Norman is a curmudgeon with an estranged relationship with his daughter Chelsea. At Golden Pond, he and his wife nevertheless agree to care for Billy, the son of Chelsea's new boyfriend, and a most unexpected relationship blooms.
Meet Franklin Hart (Dabney Coleman). The biggest "sexist, egotistical, lying, hypocritical bigot" boss on the planet. He thrills in taking advantage of his head female office staff; humiliating, downplaying, and condescending against them whenever conveniently possible, particularly his top assistant Violet (Lily Tomlin). Long-exhausted over his gruesome bullishness, Violet, alongside co-workers Doralee (Dolly Parton) and Judy (Jane Fonda) comprise comical methods of "doing him in", when a freak incident occurs. They then manage to kidnap Hart and trap him in his own house, while assuming control of his department, and productivity leaps. But just how long can they keep him tied up?Written by
Parton recalls being told by Fonda to slow down on her eating because filming out of sequence means she'd be wearing the same costume later in the shoot. She recalls entering a scene one size and exiting it bigger. "I look like a little fat canary," says Parton regarding the scene at 1hr12mins.) where she's in a yellow outfit. See more »
In the first few scenes, Violet's hair changes from being parted on the side to being parted down the middle. See more »
HBO/Cinemax's version of the film on Closed-Captioning changes one word of dialogue. Violet says to Mr. Hart, angrily, "The boys in the club are threatened, and you're so intimidated by any woman that won't sit in the back of a bus." Closed-Captioning reads, "The boys in the club are threatened, and your so intimidated by any woman who isn't submissive." See more »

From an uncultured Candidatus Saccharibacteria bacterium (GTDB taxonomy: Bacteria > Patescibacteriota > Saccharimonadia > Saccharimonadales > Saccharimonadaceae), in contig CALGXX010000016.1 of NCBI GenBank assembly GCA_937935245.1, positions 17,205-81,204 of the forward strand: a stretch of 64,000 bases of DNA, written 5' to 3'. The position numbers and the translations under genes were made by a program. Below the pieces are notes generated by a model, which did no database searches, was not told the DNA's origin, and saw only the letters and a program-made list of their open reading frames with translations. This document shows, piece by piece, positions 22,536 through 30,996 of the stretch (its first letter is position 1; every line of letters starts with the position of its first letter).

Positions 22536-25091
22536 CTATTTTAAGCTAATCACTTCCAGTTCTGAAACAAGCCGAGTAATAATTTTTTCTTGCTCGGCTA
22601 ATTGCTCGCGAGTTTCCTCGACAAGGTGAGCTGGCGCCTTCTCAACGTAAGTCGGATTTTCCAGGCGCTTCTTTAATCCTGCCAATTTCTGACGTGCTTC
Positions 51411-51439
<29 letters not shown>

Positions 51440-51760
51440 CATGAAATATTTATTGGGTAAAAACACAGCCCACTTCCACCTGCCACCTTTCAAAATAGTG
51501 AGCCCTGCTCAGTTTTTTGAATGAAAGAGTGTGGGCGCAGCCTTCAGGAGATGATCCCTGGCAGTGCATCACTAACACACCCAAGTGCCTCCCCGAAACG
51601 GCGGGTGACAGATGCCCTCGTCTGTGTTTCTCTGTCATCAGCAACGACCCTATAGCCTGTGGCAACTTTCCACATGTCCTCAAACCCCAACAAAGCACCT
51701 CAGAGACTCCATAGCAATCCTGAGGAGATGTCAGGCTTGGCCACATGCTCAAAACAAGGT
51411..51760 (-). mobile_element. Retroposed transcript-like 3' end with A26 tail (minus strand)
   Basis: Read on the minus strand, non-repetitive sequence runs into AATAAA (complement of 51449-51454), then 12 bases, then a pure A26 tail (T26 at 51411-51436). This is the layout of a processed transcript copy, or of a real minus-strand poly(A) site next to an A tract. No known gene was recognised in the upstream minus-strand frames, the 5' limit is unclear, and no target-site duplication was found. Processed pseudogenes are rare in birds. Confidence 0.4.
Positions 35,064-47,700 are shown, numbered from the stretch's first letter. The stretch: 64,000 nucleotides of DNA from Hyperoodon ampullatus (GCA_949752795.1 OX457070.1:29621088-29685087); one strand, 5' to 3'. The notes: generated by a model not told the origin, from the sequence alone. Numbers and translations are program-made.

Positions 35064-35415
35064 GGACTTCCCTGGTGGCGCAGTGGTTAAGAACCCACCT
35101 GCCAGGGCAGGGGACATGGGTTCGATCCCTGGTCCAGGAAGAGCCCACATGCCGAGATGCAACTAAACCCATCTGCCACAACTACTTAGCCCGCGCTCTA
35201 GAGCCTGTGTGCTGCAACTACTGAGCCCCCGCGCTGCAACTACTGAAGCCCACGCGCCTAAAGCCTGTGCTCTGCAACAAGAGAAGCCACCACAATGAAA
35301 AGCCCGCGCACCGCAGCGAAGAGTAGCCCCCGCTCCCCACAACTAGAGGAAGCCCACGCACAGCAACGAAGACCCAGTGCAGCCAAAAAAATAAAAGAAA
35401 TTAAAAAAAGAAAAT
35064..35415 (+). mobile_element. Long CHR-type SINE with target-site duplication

The first part is a real hoot as cranky office dictator Coleman regiments his mostly female work crew. Get my coffee, he tells underling Tomlin. Never mind that she's at least his equal in business acumen. Then there's busty Parton whose upper orbs succumb to his scheming as she picks up pencils. And pity newly hired Fonda as she learns the submissive ropes in amusingly jittery fashion. In fact, her bungled avalanche with the copy machine may be the movie highlight. Still, Fonda's transformation from nervous newbie to a rebellious leader amounts, I think, to the movie's core. After all, how many other potential leaders lurk among the suppressed rank and file. On the other hand, I can see why chauvinistic men would despise the movie, funny or not. After all, it's really about women folk learning to assert themselves and their overlooked talents.
The second part, however, loses comedic edge as the girls duel with Coleman in fitfully funny fashion. Looks like the writers were unsure how to develop Coleman's comeuppance. Nonetheless, the acting remains superb, especially from a surprisingly adept Parton and that great bumbling egotist, Dabney Coleman. Too bad the script also appears unsure how to carry out the feminist rebellion that shines so expertly in the first part.
Good to see old timers like the lordly Sterling Hayden and the jowly Henry Jones picking up paydays. And shouldn't overlook Elizabeth Wilson as Coleman's tricky tattletale. She's a wise choice as an office foreman given her stellar performance as a secretary in the Wall Street classic Patterns (1956).
All in all, the hundred minutes strikes me as not only generally amusing, but as a key film in the spread of the women's movement, one that continues even today. So, for those who don't mind a message with their laughs, don't miss it.
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